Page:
Calpain activation downstream of TLRs in macrophages has implicated these proteases in regulating apoptosis and phagocytosis [13, 20, 21]. To test whether defects in FIP response of calpain KO mice relate to defects in macrophages, we isolated peritoneal macrophages from WT and KO mice, and subjected them to entero-bacterial infection ex vivo (using bacterial cultures employed in FIP model). At various time points, we measured viable extra-cellular and intracellular bacteria CFU. Extracellular bacteria counts were significantly higher at early times of infection in KO peritoneal macrophages compared with WT (Fig. 4A), suggesting that calpains enhance either bacteria uptake or extracellular killing response. Since viable intracellular bacteria counts were detected within 15 minutes of infection in KO peritoneal macrophages, as in WT cells, we conclude that calpains are not required for bacterial uptake (Fig. 4B). While the levels of intracellular bacteria diminished between 15 and 60 min in WT macrophages, this intracellular bacterial killing response was significantly impaired in KO macrophages (Fig. 4B). Similar results were observed in bone marrow derived macrophages (data not shown), thus implicating calpains in enhancing bacterial killing via macrophages, which may involve enhancing ROS production, or phagolysosome maturation (Fig. 4C). Since more dramatic differences in bacterial killing were observed in vivo, it is likely that combined roles of calpains in macrophages and neutrophils (and possibly other cell types) contribute to an effective innate immune response that protects the host from systemic dissemination of bacteria during acute infections (Fig. 4C).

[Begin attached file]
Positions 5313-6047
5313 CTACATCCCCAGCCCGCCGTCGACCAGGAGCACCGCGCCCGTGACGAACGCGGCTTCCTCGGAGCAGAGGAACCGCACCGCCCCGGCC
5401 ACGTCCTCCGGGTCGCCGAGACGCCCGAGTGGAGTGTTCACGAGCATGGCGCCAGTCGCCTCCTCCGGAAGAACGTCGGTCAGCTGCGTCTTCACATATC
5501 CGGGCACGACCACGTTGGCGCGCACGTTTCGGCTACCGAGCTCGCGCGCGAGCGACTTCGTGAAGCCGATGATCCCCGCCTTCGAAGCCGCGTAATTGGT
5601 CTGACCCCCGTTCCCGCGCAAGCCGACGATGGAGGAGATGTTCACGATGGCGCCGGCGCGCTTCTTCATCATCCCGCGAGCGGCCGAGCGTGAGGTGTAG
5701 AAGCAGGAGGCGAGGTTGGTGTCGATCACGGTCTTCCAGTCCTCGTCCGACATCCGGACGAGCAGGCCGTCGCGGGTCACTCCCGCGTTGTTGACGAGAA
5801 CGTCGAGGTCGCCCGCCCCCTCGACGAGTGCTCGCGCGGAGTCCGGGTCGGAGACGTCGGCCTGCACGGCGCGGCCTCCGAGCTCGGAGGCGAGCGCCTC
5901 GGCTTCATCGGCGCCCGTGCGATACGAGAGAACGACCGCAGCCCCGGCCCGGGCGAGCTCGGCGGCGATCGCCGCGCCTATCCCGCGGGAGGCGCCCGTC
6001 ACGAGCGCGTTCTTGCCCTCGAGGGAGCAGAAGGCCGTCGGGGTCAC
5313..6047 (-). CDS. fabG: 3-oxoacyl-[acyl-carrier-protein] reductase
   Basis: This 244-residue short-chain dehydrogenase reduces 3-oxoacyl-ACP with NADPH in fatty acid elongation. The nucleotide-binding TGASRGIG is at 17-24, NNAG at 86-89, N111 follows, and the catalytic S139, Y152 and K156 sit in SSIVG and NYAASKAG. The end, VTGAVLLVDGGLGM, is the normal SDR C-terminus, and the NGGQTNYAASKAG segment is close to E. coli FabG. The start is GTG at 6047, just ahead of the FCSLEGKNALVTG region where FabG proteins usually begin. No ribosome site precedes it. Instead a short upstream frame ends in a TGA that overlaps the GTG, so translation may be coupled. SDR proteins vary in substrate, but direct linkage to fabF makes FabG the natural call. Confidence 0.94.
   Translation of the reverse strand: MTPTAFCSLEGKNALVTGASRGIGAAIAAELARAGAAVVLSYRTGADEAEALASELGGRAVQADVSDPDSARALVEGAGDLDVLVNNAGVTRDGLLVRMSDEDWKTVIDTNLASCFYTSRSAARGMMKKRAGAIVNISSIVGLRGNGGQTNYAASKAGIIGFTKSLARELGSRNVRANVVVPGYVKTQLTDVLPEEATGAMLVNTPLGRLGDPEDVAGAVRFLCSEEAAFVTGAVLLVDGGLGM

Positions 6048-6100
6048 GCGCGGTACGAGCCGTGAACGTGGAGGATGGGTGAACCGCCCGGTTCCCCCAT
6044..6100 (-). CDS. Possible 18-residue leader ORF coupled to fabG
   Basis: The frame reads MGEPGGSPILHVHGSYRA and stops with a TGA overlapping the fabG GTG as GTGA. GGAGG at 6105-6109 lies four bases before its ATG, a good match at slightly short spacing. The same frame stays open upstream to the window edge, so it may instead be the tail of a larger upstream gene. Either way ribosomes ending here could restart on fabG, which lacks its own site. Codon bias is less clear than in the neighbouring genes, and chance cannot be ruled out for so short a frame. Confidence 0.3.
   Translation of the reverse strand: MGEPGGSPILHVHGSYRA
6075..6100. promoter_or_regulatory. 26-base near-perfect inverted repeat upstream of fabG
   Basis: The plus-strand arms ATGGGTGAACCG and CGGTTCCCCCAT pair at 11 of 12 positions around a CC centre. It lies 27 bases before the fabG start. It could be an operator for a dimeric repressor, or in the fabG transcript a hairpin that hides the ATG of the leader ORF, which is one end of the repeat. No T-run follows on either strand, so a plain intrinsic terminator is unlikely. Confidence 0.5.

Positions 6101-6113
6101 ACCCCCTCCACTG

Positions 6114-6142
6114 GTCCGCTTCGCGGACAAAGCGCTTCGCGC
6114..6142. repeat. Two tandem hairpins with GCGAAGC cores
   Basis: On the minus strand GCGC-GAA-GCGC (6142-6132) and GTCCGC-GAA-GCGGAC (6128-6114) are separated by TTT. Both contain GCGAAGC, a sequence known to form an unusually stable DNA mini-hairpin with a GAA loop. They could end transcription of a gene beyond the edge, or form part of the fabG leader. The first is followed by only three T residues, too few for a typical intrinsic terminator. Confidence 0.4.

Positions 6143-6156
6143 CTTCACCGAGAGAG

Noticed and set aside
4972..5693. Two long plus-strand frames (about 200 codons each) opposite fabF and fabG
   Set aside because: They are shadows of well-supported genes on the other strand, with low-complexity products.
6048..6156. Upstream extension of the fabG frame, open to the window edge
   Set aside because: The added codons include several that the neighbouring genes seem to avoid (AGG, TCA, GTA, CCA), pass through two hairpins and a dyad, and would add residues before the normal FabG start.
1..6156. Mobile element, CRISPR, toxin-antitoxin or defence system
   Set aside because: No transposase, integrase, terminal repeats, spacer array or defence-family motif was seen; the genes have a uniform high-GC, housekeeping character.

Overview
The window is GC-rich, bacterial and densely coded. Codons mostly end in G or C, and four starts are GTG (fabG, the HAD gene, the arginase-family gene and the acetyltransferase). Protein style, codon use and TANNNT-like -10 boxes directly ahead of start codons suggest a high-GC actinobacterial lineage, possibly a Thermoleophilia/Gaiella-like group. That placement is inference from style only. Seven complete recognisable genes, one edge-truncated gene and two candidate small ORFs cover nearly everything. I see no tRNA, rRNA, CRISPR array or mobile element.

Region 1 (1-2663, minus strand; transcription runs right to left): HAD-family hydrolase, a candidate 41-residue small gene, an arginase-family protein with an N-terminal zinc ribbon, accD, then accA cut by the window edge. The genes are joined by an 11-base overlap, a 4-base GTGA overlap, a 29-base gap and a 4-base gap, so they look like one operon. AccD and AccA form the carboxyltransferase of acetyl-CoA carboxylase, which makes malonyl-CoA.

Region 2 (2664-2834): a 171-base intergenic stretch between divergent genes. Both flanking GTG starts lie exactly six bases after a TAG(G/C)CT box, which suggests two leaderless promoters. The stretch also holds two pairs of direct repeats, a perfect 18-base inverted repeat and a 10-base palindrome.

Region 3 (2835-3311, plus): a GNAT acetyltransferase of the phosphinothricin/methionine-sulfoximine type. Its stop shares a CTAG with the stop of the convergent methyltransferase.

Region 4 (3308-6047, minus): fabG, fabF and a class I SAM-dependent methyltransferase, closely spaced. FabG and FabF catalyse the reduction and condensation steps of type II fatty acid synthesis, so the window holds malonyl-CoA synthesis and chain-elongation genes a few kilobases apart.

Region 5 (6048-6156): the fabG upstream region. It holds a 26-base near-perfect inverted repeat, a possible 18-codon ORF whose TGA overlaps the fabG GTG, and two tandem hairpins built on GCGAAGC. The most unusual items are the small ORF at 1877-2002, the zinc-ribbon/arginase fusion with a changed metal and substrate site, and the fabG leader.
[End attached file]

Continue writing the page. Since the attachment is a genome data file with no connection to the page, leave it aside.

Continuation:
Figure 4.

Calpains promote bacterial killing in macrophages. (A) Peritoneal macrophages from WT and KO mice (in antibiotic-free media) were infected ex vivo with FIP enterobacterial culture as described in the Materials and methods. Conditioned media was collected to score viable extracellular bacteria counts at 0, 15, 30, and 60 min postinfection. (B) To assess bacteria uptake and intracellular killing of bacteria, extracellular bacteria were killed prior to permeabilization of peritoneal macrophages infected ex vivo, as described in the Materials and methods. (A, B) Graph represents bacterial count for each time point and data are shown as mean ± SD for triplicate wells/genotype and are representative of two independent experiments performed with similar results. * indicates a significant difference p < 0.05; ** indicates p < 0.01 between genotypes using paired t-test. (C) A schematic model illustrating roles of calpains within innate immune cells responding to bacterial infection. TLR signaling in macrophages leads to calcium flux and calpain activation. This promotes cleavage of pro-IL-1α, and subsequent release of IL-1α promotes neutrophil recruitment. Early production of TNF-α was also enhanced by calpains, and may contribute to neutrophil recruitment and activation. Calpains also enhanced ROS production in neutrophils during acute bacterial peritonitis, which contributes to bacterial clearance. Calpains also modulate the rate of bacterial phagocytosis and intracellular killing in macrophages.